Malachite’s Big Hole
William Craig was born in Greenbriar County, Virginia (now West Virginia) in 1807. He received an education, and it appears probable that he may have attended a military school. When he was about 18 years old an event occurred which caused him to suddenly depart for the West. Either a man was killed in self-defense, or Craig beat a schoolmate and was expelled from military school. In either case Craig departed suddenly for St. Louis. This puts Craig in St. Louis about 1825, where he may have entered the fur trade. However, there is no solid documentation of Craig’s involvement in the fur trade until 1829, at which time Craig, Joe Meek and Robert Newell began their close friendship and association.
In 1829 Craig, Meek, and Newell probably accompanied William Sublette to the mountains to attend the Pierre’s Hole Rendezvous for the company of Smith, Sublette, and Jackson. While at the rendezvous, the men would have met the other partners in the company, Jedediah Smith and David Jackson. At this time Smith returned from his second, disastrous expedition to California. Following the rendezvous, Smith took a fur brigade, including Craig, up into the Madison, Gallatin and Yellowstone River country (near the present northern boundary of Yellowstone National Park.) Late in the year the brigade was attacked by Blackfoot Indians, and dispersed into smaller parties. By late December the parties had reunited and went into winter camp in the Green River valley.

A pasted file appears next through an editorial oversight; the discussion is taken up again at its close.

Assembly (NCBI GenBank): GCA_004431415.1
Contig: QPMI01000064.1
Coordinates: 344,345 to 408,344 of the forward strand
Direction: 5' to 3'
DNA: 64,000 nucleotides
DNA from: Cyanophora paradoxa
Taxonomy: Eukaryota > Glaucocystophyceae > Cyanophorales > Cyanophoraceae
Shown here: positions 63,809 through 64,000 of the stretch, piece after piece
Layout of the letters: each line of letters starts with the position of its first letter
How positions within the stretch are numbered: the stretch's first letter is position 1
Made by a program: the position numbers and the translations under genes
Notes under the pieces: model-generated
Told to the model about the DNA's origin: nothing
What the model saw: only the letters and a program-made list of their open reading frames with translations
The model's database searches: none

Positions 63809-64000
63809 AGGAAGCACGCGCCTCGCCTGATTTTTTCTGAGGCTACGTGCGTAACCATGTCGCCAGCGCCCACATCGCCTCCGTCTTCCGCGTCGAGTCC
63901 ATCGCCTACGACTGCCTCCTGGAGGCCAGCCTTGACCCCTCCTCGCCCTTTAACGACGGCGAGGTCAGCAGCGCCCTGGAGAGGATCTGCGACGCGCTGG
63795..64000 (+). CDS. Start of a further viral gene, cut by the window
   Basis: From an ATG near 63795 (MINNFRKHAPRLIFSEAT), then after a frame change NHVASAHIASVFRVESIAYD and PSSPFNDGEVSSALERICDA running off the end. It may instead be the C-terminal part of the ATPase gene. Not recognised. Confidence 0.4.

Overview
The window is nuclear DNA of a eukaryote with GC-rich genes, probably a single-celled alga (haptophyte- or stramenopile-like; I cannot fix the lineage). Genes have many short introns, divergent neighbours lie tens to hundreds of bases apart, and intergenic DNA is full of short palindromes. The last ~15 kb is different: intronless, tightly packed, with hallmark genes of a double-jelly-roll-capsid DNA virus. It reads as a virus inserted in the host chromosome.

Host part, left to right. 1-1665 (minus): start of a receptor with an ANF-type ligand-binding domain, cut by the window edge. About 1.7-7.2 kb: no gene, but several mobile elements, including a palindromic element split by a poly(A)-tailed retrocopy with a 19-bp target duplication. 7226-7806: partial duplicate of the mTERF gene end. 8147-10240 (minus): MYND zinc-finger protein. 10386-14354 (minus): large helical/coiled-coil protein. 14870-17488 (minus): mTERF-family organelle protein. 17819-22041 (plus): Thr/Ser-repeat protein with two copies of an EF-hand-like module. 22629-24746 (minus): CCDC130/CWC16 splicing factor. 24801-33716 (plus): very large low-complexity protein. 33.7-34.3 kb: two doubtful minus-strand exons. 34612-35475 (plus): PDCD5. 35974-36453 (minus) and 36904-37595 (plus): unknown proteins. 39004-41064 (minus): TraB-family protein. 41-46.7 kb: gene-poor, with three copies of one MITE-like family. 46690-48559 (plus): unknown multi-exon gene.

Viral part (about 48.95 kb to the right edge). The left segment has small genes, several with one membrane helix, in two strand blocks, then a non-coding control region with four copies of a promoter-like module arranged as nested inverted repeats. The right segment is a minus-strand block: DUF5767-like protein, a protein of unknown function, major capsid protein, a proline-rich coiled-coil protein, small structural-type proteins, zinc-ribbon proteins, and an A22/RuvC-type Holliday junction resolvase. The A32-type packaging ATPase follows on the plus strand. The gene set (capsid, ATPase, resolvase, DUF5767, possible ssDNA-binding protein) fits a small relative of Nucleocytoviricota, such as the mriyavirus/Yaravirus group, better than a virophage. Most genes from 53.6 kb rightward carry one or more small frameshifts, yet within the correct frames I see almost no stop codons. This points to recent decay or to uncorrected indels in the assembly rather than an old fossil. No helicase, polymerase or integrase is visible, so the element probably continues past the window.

It is not certain when, but sometime when living and traveling amongst the Nez Perce Indians, Craig, Meek, and Newell all took Nez Perce wives. Craig was legally married to his woman on July 6, 1838. This event probably took place at the 1838 Rendezvous and was officiated by missionaries traveling west under the protection of the supply train.
Smith, Sublette and Jackson fielded two brigades, which departed for the spring hunt on April 1, 1830. Jackson led one brigade west for a hunt in the Snake River country, and Smith led a brigade north into the Three Forks country. Although Craig is not documented as accompanying Smith, Meek and Newell did and it is probable that Craig was there as well. The Three Forks country was rich in furs, but dangerous, and had not been systematically trapped since Andrew Henry had been driven out by Blackfoot Indians ten years earlier. This year Smith’s brigade would have both a successful spring hunt and luck in avoiding Blackfoot Indians. The brigade returned in time for the 1830 Rendezvous at Wind River . While at this years rendezvous, the partnership of Smith, Sublette and Jackson would be dissolved, and its assets sold to a new set of partners organized as the Rocky Mountain Fur Company.